(Left) Best known for her humanist approach to the savagery of the Nazi occupation of Greece, Voula Papaioannou immortalized the suffering of the civilian population with particular sensitivity. By the time life had returned to normal, she was widely acclaimed and her work had been showcased in exhibitions and printed media. She subsequently began traveling across the country photographing landscapes, fragments of the ancient world and the toil of rural life, capturing in that unique style of hers, the Greek light – in its most idealized version.

(Right) A native of Aydin in Asia Minor, Elli Souyioultzoglou-Seraidari – better known by her professional name Nelly’s – helped shape the visual image of Greece in the Western mind with her photographs of ancient temples set against sea and sky backgrounds. Her work in Santorini, from the time when photography replaced traveler’s engraving as a pictorial record, has recently been republished in a luxurious coffee-table book titled “Nelly’s Santorini 1925-1930,” by the Archives of Santorinian Studies – Dimitris Tsitouras Collection.

PANAYIOTIS TETSIS (1925 – 2016)

Panayiotis Tetsis, one of the foremost contemporary Greek painters, was a genuine exponent of the post-impressionistic seascape tradition. Amazingly enough however, he was bored by long voyages at sea. “I don’t agree with Cavafy that headed for Ithaca we ought to hope that the voyage lasts as long as possible,” he once said, adding, “I paint a large number of my seas from memory. I don’t need to paint them from life. And even if I do, I change them later in my studio, even changing them totally.”

HERBERT LIST (1903 – 1975)

Herbert List’s austere, classically-posed black-and-white compositions have been highly formative for modern photography. Forced to flee Germany in 1936, List photographed in Greece in 1937 and 1938, producing still-lifes influenced by Giorgio De Chirico’s metaphysical paintings. He wrote that the fish in its bowl was a metaphor for the human spirit, which, confined by flesh, is unable to merge with the magnificence of the world.

HENRI CARTIER-BRESSON (1908-2004)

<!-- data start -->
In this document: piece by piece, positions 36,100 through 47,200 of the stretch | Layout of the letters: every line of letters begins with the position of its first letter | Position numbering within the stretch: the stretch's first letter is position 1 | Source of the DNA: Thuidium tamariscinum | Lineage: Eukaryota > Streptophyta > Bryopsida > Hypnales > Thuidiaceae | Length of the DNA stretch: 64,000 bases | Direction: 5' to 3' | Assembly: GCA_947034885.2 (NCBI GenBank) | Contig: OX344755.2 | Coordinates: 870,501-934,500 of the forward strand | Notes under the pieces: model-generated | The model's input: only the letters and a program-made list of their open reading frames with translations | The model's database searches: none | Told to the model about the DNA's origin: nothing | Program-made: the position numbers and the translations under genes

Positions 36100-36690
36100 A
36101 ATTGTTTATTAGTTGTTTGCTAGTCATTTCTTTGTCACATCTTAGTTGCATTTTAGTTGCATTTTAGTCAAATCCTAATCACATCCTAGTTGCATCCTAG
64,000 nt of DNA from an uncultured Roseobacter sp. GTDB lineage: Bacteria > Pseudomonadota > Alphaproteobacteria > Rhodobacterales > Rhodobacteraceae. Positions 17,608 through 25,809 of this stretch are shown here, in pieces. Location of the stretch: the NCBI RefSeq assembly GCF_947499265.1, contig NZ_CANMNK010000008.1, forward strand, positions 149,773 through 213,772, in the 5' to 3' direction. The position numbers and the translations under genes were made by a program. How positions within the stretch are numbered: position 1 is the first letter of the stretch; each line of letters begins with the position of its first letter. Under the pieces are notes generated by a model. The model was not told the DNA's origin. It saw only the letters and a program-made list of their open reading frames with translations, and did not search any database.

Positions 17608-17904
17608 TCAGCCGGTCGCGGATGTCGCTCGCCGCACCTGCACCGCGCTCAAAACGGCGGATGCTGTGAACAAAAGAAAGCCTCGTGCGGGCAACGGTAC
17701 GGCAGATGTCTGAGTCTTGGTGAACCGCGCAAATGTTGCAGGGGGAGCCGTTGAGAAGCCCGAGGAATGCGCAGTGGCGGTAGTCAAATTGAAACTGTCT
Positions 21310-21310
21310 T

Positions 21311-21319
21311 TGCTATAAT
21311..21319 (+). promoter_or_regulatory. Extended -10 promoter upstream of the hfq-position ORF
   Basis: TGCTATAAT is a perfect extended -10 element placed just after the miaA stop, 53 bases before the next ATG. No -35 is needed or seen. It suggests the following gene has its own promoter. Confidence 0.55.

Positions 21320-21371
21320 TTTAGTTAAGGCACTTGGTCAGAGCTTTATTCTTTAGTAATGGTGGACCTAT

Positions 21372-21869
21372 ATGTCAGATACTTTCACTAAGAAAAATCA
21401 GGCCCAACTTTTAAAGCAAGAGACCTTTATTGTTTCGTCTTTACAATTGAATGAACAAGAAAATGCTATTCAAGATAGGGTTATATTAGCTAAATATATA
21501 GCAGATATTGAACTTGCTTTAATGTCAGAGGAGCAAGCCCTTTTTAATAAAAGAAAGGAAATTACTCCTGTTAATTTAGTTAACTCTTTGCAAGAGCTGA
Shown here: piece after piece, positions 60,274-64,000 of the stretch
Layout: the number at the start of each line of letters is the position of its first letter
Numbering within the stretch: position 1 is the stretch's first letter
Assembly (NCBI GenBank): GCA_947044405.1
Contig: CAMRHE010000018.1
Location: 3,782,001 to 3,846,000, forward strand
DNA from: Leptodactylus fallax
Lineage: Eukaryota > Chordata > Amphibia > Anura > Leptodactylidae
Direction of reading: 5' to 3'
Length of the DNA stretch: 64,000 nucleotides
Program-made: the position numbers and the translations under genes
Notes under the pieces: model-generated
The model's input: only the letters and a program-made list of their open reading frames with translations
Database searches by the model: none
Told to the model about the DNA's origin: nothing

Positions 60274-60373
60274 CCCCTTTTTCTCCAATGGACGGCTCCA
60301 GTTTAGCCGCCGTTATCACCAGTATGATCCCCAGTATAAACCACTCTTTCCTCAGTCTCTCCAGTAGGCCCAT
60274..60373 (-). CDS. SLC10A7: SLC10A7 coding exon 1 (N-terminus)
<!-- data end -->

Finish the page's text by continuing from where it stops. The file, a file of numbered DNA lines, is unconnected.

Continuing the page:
“We photographers deal in things which are continually vanishing, and when they have vanished there is no contrivance on Earth can make them come back again. We cannot develop and print a memory.” Cartier-Bresson is considered the father of photojournalism. During two trips to Greece, in 1953 and 1961, he captured daily life, important personalities and simple folk in moments of work and play. Images such as the above comprise a unique testament of a way of life that has vanished under the waves of tourism development.

JOSEF KOUDELKA (1938- )

“I would like to see everything, look at everything, I want to be the view itself.” Josef Koudelka started his professional life as an engineer in Czechoslovakia, switching to photography in his late 1920s. He photographed the Soviet invasion of his country in 1968 and published his seminal book, “Gypsies,” in 1975. He has been a member of Magnum Photos for more than 40 years.


Read More

Culture

Joan Leigh Fermor’s Photography on Display at Benaki Museum

Joan and Patrick Leigh Fermor spent most of their time...


Experience

A Bird’s Eye View of Thessaloniki

Meet the photographer who is rediscovering his home city from...


Activities

Horseback Riding on Santorini’s Rugged Terrain

Now you can ride off into the world famous sunset...


Discover

Santorini Through Nelly’s Eyes

A new, enriched edition, "Nelly’s Santorini, 1925-1930" is a journey...


Greece Is Blog Posts

Hail Hydra: A Midwinter Weekend on the Saronic Isle

BY Anthony Grant

“I do.” No, there was no matrimonial interrogation...

read more >

Zen and the Art of Driving in Greece

BY Pavlos Zafiropoulos

When I was first learning to drive, my...

read more >

Autumn in Pylos: An Expat’s View of the Battle of Navarino Re-Enacted

BY Hayley Prokos

On a balmy Saturday night in late October,...

read more >